Italian Wedding Soup - with a beefy twist!

The following is a guest blog post by my friend Leslie Williams--an amazing cook who is a very gracious host! I think you will enjoy her meatball soup recipe. I also believe that I will try this recipe in my electric pressure cooker during Christmas break while I have a houseful of kids home to feed! Thanks for sharing this recipe with it's "BEEF-y tweaks," Leslie!!

“No soup for you!”  The Soup Nazi, Seinfeld

I was scrolling through Facebook a couple of weeks ago and came across this recipe for an easy and quick Italian Wedding Soup from Jenny Rosenstrach in her blog, Dinner: A Love Story.   I work from home so soup is a great option to have on hand for a quick and filling lunch.  Here is Jenny’s soup with my own tweaks and tips.  Enjoy!

I’m married to the BEEFMAN (@REAL_BEEFMAN) so it’s unlikely I’ll ever make this with ground turkey but to each his/her own.  I used mild Italian pork sausage the first time I made it and it was delicious but a little salty so be sure to taste before you add the salt in the “soup” portion of the ingredient list. 

Today, I made it with ground BEEF and used BEEF broth instead of chicken broth.

Do ranchers care about animal welfare?

Guest post by Paige Pratt, a friend of mine from my hometown and lifetime family rancher in Kansas. I recently saw Paige and she said she had attended a meeting that Wayne Pacelle of the Humane Society of the US was one of the main speakers! Mr. Pacelle is often considered an enemy of animal agriculture and many people are afraid to confront him in person...but not Paige! She even asked a question during the Q&A and clearly showed him that as a farmer and rancher, she is involved in animal welfare every single day.  Below are her thoughts from the meeting...


Paige Pratt, a lifelong farmer and her son take a break
from feeding cattle to pose for the camera.
Earlier this week I went to the Bob Dole Institute for Politics and attended a session entitled Animal Welfare in America.  The speakers were Wayne Pacelle, President of the Humane Society of the United States (HSUS) and Nancy Perry, Senior VP of Government Relations, ASPCA.  The topics of the evening ranged from puppy mills to horse slaughter to food animal production.

Being a farmer and rancher, I was very intrigued by the discussion regarding food animal production, especially when Mr. Pacelle indicated one of their top priorities is to shut down all intensive confinement operations.

Happy Birthday Hamburger! #Recipe post! #giveaway


Burger Recipes via CertifiedAngusBeef.com @KidsCowsandGrass.com
On July 28, 1900, Louis Lassen served a hamburg steak between two slices of bread--and voila! The Hamburger was born! So, today in celebration of Louis and the first hamburger, let me share a recipe or two, and a link or three and just see if you can't get excited about hamburgers!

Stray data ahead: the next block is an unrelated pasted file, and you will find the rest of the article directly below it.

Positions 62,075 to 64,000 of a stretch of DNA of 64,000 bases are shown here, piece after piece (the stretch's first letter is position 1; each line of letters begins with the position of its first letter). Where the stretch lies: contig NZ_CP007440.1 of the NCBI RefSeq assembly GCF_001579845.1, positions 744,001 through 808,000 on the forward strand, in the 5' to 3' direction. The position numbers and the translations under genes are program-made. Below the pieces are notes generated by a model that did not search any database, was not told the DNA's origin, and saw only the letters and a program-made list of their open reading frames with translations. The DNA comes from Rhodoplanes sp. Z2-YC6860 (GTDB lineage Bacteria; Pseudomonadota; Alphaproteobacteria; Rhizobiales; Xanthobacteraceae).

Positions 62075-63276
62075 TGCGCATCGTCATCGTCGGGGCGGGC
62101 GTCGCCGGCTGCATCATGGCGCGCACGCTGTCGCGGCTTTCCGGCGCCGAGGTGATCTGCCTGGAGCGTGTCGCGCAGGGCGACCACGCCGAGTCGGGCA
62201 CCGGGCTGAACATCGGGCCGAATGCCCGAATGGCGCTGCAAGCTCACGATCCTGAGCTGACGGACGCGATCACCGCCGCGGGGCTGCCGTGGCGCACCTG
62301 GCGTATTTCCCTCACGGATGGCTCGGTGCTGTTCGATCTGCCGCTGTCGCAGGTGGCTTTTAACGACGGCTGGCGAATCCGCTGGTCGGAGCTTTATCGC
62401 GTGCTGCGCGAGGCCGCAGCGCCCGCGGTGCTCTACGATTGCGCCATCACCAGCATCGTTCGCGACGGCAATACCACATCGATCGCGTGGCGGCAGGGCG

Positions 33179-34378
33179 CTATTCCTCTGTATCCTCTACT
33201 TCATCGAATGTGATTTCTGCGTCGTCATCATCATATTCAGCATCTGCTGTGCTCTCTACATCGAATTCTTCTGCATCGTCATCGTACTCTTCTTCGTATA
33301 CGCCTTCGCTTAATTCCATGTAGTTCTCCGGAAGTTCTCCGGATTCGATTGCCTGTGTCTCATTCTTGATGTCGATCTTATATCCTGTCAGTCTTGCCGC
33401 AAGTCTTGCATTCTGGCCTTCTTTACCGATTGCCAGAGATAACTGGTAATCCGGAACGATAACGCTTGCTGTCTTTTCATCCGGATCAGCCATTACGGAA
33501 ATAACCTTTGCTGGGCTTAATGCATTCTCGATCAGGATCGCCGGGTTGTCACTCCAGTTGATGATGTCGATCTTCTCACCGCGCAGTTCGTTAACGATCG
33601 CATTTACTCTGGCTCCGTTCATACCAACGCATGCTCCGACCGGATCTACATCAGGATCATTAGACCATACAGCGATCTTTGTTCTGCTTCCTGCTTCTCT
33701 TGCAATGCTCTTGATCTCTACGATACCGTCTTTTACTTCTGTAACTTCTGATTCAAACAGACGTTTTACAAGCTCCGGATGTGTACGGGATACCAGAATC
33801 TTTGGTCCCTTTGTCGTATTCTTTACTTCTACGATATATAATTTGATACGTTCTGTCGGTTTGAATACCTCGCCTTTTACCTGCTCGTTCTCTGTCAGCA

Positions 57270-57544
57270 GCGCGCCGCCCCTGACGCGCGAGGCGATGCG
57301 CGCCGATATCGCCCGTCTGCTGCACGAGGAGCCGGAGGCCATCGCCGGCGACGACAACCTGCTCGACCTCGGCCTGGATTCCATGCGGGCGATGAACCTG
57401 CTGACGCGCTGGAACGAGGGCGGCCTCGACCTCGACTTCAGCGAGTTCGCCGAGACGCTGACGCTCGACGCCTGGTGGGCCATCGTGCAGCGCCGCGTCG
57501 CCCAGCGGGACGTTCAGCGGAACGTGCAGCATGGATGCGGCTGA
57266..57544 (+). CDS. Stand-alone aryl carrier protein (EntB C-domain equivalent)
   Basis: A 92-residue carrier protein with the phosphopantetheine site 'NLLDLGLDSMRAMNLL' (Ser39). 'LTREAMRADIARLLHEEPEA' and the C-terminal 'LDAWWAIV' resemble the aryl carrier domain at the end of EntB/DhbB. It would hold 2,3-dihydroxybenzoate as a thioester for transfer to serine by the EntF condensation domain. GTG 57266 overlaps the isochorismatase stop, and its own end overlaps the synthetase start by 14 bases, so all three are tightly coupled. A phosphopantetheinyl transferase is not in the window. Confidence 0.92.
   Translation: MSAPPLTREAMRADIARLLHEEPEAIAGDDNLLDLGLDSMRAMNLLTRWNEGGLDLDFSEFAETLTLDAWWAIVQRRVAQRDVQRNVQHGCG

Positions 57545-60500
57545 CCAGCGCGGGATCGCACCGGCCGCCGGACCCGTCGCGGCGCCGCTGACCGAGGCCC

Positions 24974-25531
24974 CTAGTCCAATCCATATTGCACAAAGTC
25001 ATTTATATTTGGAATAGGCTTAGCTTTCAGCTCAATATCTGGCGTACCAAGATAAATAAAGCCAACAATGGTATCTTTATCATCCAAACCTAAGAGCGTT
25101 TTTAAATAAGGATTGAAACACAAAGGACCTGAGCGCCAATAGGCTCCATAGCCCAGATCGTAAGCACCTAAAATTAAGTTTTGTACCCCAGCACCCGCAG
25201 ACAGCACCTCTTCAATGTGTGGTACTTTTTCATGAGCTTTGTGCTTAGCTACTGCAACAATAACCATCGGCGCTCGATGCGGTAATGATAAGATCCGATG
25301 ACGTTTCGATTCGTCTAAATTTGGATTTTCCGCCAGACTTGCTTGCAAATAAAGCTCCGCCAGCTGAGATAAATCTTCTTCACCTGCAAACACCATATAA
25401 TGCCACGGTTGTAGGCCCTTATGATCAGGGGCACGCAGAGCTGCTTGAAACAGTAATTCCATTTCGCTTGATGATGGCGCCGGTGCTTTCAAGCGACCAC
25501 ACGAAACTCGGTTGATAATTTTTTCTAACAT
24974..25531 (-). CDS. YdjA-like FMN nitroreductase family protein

Prairie Wildflower of the Day: Butterfly Milkweed


Butterfly Milkweed is definitely my favorite prairie wildflower of the tallgrass prairie! It blooms near the end of May and early June and usually only for a short time, providing pops of bright orange in the lush green of the growing prairie.

Of course, it attracts large numbers of butterflies. Cattle do not eat it, but it doesn't bother them, either.

I had always been told that you could not transplant butterfly milkweed to domesticated landscape, but I tried it anyway! I dug up about half of a bush from our pasture, digging deep to get as much of the deep root as possible. I planted it immediately in my yard and watered it daily throughout May and early June. Despite all the water, it died. But...I soon noticed new shoots poking through the soil and after removing the dead stems, I realized it hadn't really died! It regrew into a lovely shrub and even bloomed again. Since then, I have divided and transplanted lots of this native plant in my yard. Once established, it needs little watering and it blooms every year!

A note of caution...do not try to dig it up from roadsides. That is actually illegal. If you own some native grassland and can dig it there, that is fine. But if you don't, I have seen it available to purchase at greenhouses! It is a perfect late spring/early summer pop of color and it is drought resistant. Perfect for my yard.

Watch for more Prairie Wildflower of the Day posts!


Prairie Wildflower of the day: Catclaw Sensitive Briar



Catclaw Sensitive Briar is one of my favorite wildflowers in the Kansas prairie! This plant has briars on the stem and leaf that are shaped like a cat's claw. And the fern-like leaf is sensitive to motion and will curl up when brushed or touched.

Catclaw Sensitive Briar is also an indicator of a healthy rangeland, as when a pasture is overgrazed or overused, this plant will not grow. But best of all, the puffy pink flowers make it easy to find in the deep grasses of the tallgrass prairie.

Watch for more Prairie Wildflower of the Day posts!!


Let's talk!

Thank you for reading! If you like this post, I would appreciate any comments and shares. You can see a bit more about me and my family here, and connect with me on facebook and twitter! Please do! Connecting is the WHOLE POINT of blogging! I'd love to hear from you.